4. [𝑎, 𝑏]

In general metric spaces we have the following definition of metric space.

Definition: Let (𝑋, 𝑑) be a metric space. Let 𝑎 ∈ 𝑋 and 𝑟 is a positive number. The open ball
with center 𝑎 and radius 𝑟 is the set
𝐵 (𝑎, 𝑟) = {𝑥 ∈ 𝑋: 𝑑(𝑥, 𝑎) < 𝑟} .
The corresponding closed ball is

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𝐵 [𝑎, 𝑟] = {𝑥 ∈ 𝑋: 𝑑(𝑥, 𝑎) ≤ 𝑟} .

Example:
Let 𝑋 = ℝ and for 𝑥 = (𝑥 , 𝑦 ) 𝑦 = (𝑥 , 𝑦 )

𝑑 (𝑥 , 𝑦 ) , (𝑥 , 𝑦 ) = (𝑥 − 𝑥 ) + (𝑦 − 𝑦 ) .

Find the following

1. 𝐵 (0,0), 2
2. 𝐵 [(0,0), 2]

Example: Let 𝑋 = ℝ and for 𝑥 = (𝑥 , 𝑦 ) 𝑦 = (𝑥 , 𝑦 ). Then 1-metric is given by

𝑑 (𝑥 , 𝑦 ), (𝑥 , 𝑦 ) = |𝑥 − 𝑥 | + |𝑦 − 𝑦 | .

Find the following

1. 𝐵 (0,0), 2
2. 𝐵 [(0,0), 2]

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Theorem: Let (𝑋, 𝑑) be a metric space. Let 𝐵 (𝑎, 𝑟) be an open ball then for each 𝑥 ∈
𝐵 (𝑎, 𝑟) ∃ 𝜀 > 0 such that
𝐵 (𝑥, 𝜀 ) ⊂ 𝐵 (𝑎, 𝑟) .

Proof:

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Definition: Let (𝑋, 𝑑) be a metric space. A subset 𝑂 of a metric space is open set
provided 𝑂 is union of open balls. The family 𝒯 of open sets defined in this way is called
topology of 𝑋 generated by metric 𝑑.
A subset 𝐶 of 𝑋 is closed with respect to 𝑑 provided its complement is open.

Example: Let 𝑋 = ℝ with 𝑑(𝑥, 𝑦) = |𝑥 − 𝑦|. What open sets in the topology of ℝ
generated by 𝑑.

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Theorem: A subset 𝑂 of a metric space 𝑋 is open if and only if for each 𝑥 ∈ 𝑂 there exists an
open ball 𝐵 (𝑥, 𝜀 ) for some positive radius 𝜀 such that 9
𝐵 (𝑥, 𝜀 ) ⊂ 𝑂 .

Proof:

=p

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Theorem: The family 𝒯 of open sets with respect to metric space (𝑋, 𝑑) has the following
property
1. 𝑋 and Φ are open sets.
2. The union of any family of open se ts is open.
3. The intersection of finitely many elements of 𝒯 is again member of 𝒯.

Proof:

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Exercise: Show the following.
The closed sets of a metric space (𝑋, 𝑑) have the following properties.
a) 𝑋 and Φ are closed sets.
b) The intersection of any family of closed sets is closed.
c) The union of any finite family of closed sets is closed.

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Limit point
The concept of limit point is generalization of the concept of
limit.

Definition: Let (𝑋, 𝑑) be a metric space and 𝐴 a subset of 𝑋.


A point 𝑝 ∈ 𝑋 is a limit point or accumulation point of 𝐴
provided that every open set containing 𝑝 contains a point of 𝐴
distinct form 𝑝 . The set of all limit points of 𝐴 is called derived
set and is denoted by 𝐴 .

Example: Let 𝑋 = ℝ, with 𝑑(𝑥, 𝑦) = |𝑥 − 𝑦|. Let 𝐴 = 1, , , , … . Find limits points of


𝐴.

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Example: Let 𝑋 = ℝ, with 𝑑(𝑥, 𝑦) = |𝑥 − 𝑦|. Let 𝐴 = [0,1).
1. Show that 0 ∈ 𝑋 is a limit point of 𝐴.
2. Show that 1 ∈ 𝑋 is a limit point of 𝐴.
3. Show that 0.5 ∈ 𝑋 is a limit point of 𝐴.

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Example: Let 𝑋 = ℝ, with 𝑑(𝑥, 𝑦) = |𝑥 − 𝑦|. Let 𝐴 = {1,2,3}. Find limits points of 𝐴.

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Exercise: Let 𝑋 = ℝ , 𝑑(𝑥, 𝑦) = (𝒙𝟏 − 𝒚𝟏 )𝟐 + (𝒙𝟐 − 𝒚𝟐 )𝟐 . Consider 𝐴 =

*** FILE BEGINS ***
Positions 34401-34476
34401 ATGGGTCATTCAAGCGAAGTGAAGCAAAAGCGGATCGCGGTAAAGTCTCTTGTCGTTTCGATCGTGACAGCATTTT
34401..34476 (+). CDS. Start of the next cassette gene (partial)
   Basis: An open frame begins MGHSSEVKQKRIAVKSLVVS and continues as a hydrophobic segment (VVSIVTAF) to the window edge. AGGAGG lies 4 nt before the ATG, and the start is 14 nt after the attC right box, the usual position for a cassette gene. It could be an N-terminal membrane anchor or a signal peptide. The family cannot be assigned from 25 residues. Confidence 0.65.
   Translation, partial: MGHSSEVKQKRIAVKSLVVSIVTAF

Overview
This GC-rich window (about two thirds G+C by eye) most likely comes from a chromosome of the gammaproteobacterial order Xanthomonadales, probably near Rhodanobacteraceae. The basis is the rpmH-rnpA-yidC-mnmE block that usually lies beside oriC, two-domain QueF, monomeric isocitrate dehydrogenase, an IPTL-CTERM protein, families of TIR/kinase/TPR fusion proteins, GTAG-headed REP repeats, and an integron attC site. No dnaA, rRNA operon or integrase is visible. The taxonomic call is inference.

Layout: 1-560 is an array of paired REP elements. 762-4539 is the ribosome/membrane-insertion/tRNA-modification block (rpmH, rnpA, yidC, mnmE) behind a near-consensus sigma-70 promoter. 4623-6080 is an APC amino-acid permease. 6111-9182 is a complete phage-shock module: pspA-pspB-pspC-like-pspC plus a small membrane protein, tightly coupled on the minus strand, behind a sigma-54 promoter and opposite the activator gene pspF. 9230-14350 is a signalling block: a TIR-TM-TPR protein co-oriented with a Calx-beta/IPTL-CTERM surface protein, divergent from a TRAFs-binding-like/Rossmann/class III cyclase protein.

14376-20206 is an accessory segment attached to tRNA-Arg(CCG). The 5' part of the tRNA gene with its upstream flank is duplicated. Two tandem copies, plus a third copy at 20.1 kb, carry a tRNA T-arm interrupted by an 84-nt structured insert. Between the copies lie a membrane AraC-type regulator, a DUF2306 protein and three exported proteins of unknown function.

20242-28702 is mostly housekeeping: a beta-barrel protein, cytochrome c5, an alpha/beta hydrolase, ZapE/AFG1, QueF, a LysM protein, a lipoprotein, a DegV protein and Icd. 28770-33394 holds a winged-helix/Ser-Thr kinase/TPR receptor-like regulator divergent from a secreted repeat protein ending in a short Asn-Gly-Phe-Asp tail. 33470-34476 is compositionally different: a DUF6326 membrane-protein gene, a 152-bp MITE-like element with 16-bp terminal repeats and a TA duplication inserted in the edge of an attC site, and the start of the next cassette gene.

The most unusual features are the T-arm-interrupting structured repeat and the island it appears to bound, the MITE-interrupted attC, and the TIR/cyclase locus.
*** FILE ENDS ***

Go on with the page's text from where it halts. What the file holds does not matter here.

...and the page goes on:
{(𝑥 , 𝑥 ): 0 < 𝑥 < 1, 0 < 𝑥 < 1}. Find limit points of 𝐴.

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Theorem: A subset 𝐴 of a metric space(𝑋, 𝑑) is closed if and only if 𝐴 contains all its limit
points.

Proof: Suppose first that 𝐴 is closed.


We want to show that if 𝑥 ∈ 𝑋 is a limit point of 𝐴 then
𝑥 belongs to 𝐴.
Let 𝑥 ∈ 𝑋 is a limit point of 𝐴. If on contrary, 𝑥 ∉ 𝐴 then
𝑥 ∈ 𝑋 − 𝐴. Since 𝐴 is closed so 𝑋 − 𝐴 is open. So there
exist an open set 𝑂 such that 𝑥 ∈ 𝑂 ⊂ 𝑋 − 𝐴. Which
implies 𝑥 is not limit point of 𝐴. A contradiction so 𝑥 ∈
𝐴.
Conversely assume that 𝐴 contains all its limit points.
We show that 𝐴 is closed.
For this we show that 𝑋 − 𝐴 is open. Let 𝑦 ∈ 𝑋 − 𝐴 then
𝑦 is not limit point of 𝐴. So there exist an open set 𝑂 ⊂
𝑋 such that 𝑂 ∩ 𝐴 = Φ, that is, 𝑂 ⊂ 𝑋 − 𝐴. So we have
𝑦 ∈ 𝑂 ⊂ 𝑋 − 𝐴.
Since 𝑂 is open so there exist 𝜀 > 0 such that
𝑦 ∈ 𝐵 (𝑥, 𝜀) ⊂ 𝑂 ⊂ 𝐴
Hence
𝑦 ∈ 𝐵 (𝑥, 𝜀) ⊂ 𝐴 .
So 𝐴 is closed.

Sequence

Definition: A sequence in a metric space (𝑋, 𝑑) is a function 𝑓: ℕ → 𝑋.


Examples: Sequence of natural numbers.
Exercise: Write 10 examples of sequences.

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Convergence of sequence
Let (𝑋, 𝑑) be a metric space and {𝑥 } a sequence of points of 𝑋. Then {𝑥 } converges to
a point 𝑥 ∈ 𝑋, or 𝑥 is the limit of the sequence, provided that given 𝜖 > 0 there is positive
integer 𝑁 such that
𝑑(𝑥 , 𝑥) < 𝜖 whenever 𝑛 ≥ 𝑁.
If {𝑥 } converges to 𝑥 then we denote it by 𝑥 → 𝑥.

Example: Show that the sequence converges to 0.

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Theorem: A sequence in a metric space cannot converge to more than one limit.
Proof: Let {𝑥 } be a sequence in metric space (𝑋, 𝑑). Suppose on contrary that 𝑥
converges to 𝑎 and 𝑏. Let 𝜖 = 𝑑(𝑎, 𝑏).

Since 𝑎 is limit of 𝑥 so there exist 𝑁 such that


𝑑(𝑥 , 𝑎) < 𝜖 for 𝑛 ≥ 𝑁 .
Similarly, since 𝑏 is limit of 𝑥 so there exist 𝑁 such that
𝑑(𝑥 , 𝑏) < 𝜀 for 𝑛 ≥ 𝑁 .
Now
1
𝑑(𝑎, 𝑏) ≤ 𝑑(𝑥 , 𝑎) + 𝑑(𝑥 , 𝑏) < 𝜖 + 𝜖 = 2𝜖 = 2 𝑑(𝑎, 𝑏) = 𝑑(𝑎, 𝑏).
2

A contradiction. So the limit of a sequence in a metric space is unique.

Theorem: Let (𝑋, 𝑑) be a metric space and 𝐴 is a subset of 𝑋. Then a point 𝑝 ∈ 𝑋 is a limit point of
𝐴 if and only if there is a sequence of distinct points of 𝐴 which converges to 𝑝.

Proof: Suppose 𝑝 ∈ 𝐴 is a limit point of A.


We want to find a sequence of distinct points of 𝐴 converging to 𝑝.

For 𝑟 = 1, the open set 𝐴 = 𝐵 (𝑝, 1) contains a point of 𝐴, say 𝑞 ∈ 𝐴.

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For 𝑟 = : since {𝑞 } is closed so 𝑋 − {𝑞 } is open. So 𝐴 = 𝐵 𝑝, ∩ (𝑋 − {𝑞 }) is open. Since 𝑝 is a
limit point, so 𝐴 contains a point of 𝐴, say 𝑞 ∈ 𝐴.

In general for 𝑟 = : since {𝑞 , 𝑞 , … , 𝑞 } is closed so 𝑋 − {𝑞 , 𝑞 , … , 𝑞 } is open. So